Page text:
Josh Lambie (Student Pages Entertainment Journalist) caught up with Jasmine Hyde to discuss the thrilling upcoming “The Unseen” film:
- Firstly, how did you first come across the film (The Unseen) and what attracted you to the role?
Well, I had worked with Gary (Sinyor, the director) before on a theatre project and he showed me the script… quite a while back. I said yes right away because it’s a really interesting role, she goes through it all. I like things with not many people in them because you can build strong relationships with the cast. I was intrigued by the story as well, although it’s quite a horrifying premise and as a mother myself I knew we had to get it right.
- I went into the film blind, I did not know anything about the plot when I started watching, so I was surprised when I saw that it was being marketed as a horror. Is that a genre that interests you in itself, or was it more the opportunity to play this character?
I think with this it’s not a genre I kind of think “now I want to do that”. I don’t think that’s how any actor works. I think you look at the character and think “are they an interesting person?”, “will they be interesting to play?”, “do they have interesting conversations with people?”, “is there an interesting journey?”, “is there a journey?” And if you can tick all those boxes you consider it. I think the character is intelligent, interesting. Emotionally, there’s a wide range to play. And also there was the concern about the discipline of that. Of course she is very upset but you don’t want to show someone who’s very upset for ninety minutes. So I liked the challenge there.
- The film is very emotionally draining, and that was just my experience as someone watching it. How did you prepare for such an emotionally intense role?
I think you need to know the piece and the character inside out. So when you go onset and do these rather emotional scenes, all your focus is on the thought rather than remembering the lines or what am I doing or what’s this about? So to know it thoroughly and then some. Going away to film something like that, especially when I have a young son and it’s about a young son dying, it leaves one feeling drained… you ring home a lot to check how everything is.
- Being a mother yourself, how did that affect your performance? Is this the kind of performance where the actress needed to be a mother herself?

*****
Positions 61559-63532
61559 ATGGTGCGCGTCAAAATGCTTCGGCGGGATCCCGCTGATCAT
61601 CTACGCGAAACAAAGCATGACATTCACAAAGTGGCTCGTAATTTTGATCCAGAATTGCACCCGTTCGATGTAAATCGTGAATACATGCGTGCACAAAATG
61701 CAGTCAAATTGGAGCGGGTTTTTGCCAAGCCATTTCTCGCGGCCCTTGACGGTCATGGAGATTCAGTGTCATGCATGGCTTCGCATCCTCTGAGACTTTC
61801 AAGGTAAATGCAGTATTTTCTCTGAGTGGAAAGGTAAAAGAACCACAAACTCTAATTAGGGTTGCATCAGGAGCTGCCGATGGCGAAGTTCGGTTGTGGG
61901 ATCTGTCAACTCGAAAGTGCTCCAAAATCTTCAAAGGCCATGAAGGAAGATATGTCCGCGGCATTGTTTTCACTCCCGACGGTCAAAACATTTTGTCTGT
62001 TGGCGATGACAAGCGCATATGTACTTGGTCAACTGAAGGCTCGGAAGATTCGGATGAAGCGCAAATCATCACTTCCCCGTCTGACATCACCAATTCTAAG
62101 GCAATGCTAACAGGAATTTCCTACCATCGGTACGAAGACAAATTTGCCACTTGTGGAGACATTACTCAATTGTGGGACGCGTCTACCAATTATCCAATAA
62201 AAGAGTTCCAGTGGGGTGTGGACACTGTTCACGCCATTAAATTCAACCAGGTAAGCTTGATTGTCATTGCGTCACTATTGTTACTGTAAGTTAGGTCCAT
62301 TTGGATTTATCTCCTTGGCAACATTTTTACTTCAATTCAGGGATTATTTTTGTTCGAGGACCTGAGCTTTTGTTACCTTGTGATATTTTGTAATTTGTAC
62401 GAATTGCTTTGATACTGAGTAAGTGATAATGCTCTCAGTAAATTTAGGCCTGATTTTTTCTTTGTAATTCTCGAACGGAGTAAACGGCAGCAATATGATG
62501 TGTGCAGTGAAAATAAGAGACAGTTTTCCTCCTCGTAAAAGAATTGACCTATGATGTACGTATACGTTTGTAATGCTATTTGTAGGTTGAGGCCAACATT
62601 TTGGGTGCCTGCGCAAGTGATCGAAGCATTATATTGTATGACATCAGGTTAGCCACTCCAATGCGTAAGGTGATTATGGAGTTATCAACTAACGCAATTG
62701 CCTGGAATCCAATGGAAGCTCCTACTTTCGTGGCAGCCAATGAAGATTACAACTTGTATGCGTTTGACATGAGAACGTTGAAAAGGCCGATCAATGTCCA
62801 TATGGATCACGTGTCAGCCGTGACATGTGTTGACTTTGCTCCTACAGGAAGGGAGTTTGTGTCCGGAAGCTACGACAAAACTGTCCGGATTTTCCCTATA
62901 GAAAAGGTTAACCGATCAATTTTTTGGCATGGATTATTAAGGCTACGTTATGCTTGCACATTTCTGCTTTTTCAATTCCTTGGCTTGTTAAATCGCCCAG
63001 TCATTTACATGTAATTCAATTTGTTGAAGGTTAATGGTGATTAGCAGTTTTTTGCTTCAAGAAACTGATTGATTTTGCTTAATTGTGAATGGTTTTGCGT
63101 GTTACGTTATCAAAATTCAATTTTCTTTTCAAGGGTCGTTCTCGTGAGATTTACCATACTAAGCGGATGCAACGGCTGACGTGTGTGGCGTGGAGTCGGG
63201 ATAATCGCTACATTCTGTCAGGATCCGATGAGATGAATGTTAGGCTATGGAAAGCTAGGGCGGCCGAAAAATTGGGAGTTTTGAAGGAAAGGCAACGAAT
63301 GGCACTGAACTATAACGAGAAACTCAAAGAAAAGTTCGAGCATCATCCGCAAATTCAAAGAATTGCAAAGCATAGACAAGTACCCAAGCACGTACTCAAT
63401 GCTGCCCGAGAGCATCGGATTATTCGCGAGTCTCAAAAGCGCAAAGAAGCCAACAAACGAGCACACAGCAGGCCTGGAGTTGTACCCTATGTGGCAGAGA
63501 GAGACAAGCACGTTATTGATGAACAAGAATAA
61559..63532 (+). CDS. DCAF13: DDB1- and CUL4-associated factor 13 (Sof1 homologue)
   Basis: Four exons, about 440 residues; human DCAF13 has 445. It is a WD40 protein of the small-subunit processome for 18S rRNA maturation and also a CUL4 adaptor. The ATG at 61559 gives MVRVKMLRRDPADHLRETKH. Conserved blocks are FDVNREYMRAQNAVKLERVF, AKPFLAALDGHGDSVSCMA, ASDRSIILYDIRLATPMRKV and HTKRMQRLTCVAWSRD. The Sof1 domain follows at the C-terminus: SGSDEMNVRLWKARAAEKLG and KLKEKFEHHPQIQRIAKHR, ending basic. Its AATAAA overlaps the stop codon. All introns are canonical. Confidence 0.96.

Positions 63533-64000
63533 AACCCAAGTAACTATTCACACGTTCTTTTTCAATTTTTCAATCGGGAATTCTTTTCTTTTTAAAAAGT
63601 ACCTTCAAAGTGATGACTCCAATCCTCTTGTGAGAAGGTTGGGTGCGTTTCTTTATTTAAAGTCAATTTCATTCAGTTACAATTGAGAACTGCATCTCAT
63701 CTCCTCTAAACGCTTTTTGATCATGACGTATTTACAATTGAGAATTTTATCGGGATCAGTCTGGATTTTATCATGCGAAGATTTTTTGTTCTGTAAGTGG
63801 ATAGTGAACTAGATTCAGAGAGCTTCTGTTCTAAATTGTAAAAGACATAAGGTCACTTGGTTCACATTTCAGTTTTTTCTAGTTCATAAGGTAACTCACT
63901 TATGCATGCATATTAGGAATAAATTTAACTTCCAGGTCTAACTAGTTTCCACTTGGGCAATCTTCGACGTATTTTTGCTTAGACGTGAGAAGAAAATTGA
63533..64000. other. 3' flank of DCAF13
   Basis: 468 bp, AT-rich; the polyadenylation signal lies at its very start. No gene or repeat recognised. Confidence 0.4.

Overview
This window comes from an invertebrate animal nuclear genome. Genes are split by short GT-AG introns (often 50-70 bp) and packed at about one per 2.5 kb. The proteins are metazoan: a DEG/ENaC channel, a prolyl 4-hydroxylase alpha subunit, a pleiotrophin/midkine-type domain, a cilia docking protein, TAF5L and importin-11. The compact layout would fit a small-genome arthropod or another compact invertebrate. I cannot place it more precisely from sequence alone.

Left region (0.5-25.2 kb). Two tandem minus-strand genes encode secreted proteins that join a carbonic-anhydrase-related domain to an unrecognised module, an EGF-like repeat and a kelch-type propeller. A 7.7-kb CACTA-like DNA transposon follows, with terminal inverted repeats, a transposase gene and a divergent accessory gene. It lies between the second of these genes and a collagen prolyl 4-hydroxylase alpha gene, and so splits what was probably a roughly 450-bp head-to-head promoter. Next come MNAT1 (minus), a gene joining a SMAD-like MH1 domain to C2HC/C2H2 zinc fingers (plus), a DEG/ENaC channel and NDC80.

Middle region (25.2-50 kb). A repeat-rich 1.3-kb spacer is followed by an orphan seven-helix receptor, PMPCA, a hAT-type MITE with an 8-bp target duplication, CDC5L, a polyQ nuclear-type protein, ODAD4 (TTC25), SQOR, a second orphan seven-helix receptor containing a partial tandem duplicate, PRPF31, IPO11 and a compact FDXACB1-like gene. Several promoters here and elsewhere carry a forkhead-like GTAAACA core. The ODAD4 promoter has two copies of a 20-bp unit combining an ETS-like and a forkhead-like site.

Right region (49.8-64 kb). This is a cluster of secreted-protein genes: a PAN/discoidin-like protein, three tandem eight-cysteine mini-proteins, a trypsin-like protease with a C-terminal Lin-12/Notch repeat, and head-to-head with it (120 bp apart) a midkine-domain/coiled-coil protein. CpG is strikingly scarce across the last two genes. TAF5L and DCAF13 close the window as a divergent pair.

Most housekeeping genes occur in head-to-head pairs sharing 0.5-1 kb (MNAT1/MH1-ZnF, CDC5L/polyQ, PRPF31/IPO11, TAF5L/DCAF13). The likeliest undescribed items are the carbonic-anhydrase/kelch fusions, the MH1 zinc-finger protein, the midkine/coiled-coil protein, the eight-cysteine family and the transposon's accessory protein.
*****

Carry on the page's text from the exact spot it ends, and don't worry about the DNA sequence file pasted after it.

The whole thing with acting is that you don’t have to go through everything your character does, or it would count you out of a lot of things. But, having said that, yes being a mother… I tell you what, it made me think twice. It made me think a little more about the project. If I hadn’t had a child and was offered it I would have said yes immediately. Being a mother made me hesitate for a moment and go “oh, this is not going to be pleasant. Do I want to do this? Do I want to do this? OK, yes I do”. I think it just makes one a bit more reticent to put one’s self through that.
- For all of the darkness that was in the film, what was the vibe like on set?
It actually was a fairly jolly set and I think that was to compensate, perhaps, for the dark subject matter. I don’t think it was necessarily Gary’s intention to, you know, “we must all be jolly on this”. I think it just naturally evolves quite quickly. And also when you’ve got a bunch of people who get on and gel, you breathe a sigh of relief and think “oh gosh, this is good, this isn’t hard work”… then I think it naturally happens. Also, I mean, the Lake District, it’s so beautiful up there, it’s just gorgeous. Long hours, yes, but what a treat to be in such a stunning place. I just thought, I’m really lucky to be here.
- There is one quite disturbing act of sexual harassment in the film. Was that heavily rehearsed and talked about beforehand? Do you need to be very comfortable with your fellow actors to do that?
Was it talked about at length? Yes it was. With Gary first of all, when I first read it and was doing it and then with Simon, with the actor. So yeah, we all talked about it and then… we just got on with it. But yeah, you’re right it’s all about feeling comfortable and safe.
- Something else I noticed about this film in hindsight is that it’s very male dominated. You are at the centre of it of course but it seems that you are caught between these two guys. Do you think there are enough strong roles for women in the industry at the moment?
No. This is a rarity. A real rarity. This is an unusually big and interesting role in a film for a woman. That doesn’t usually happen, so good on Gary for that. I mean, yes it’s male oriented, it’s basically about three people and two of them are men. But it’s told from her point of view and she is central. Yeah, that’s not usual. And I don’t want to get too cross about it but yeah it is just a fact that most of the leads are men. That’s a problem.
- As someone working within the British film industry at the moment, do you think films like The Unseen are important to make in Britain? Should filmmakers expand their scope from costume dramas and social realism?
Yes. And I do love costume dramas but yes, definitely yes. Perhaps it’s difficult… look, it’s not my side of things, this is production… but I would imagine it’s easier to get a film made if it easily slides into a category that people recognize so they can go “oh, it’s that”. So, I think it’s easier to do something in a recognizable category, but yes I definitely think we should be making more films like this, without a shadow of a doubt.
- What are your plans for the future?
I’d love to do something light actually, I’d like to do some comedy. My two biggest projects recently, this and a theatre one, have been really dark subject matters… having said that I had a great time on “Good Omens” as a Satanic nun. So I’m up for doing more heavy material. It’s always surprising what turns up.
The Unseen will be playing in UK cinemas from the 15th December 2017.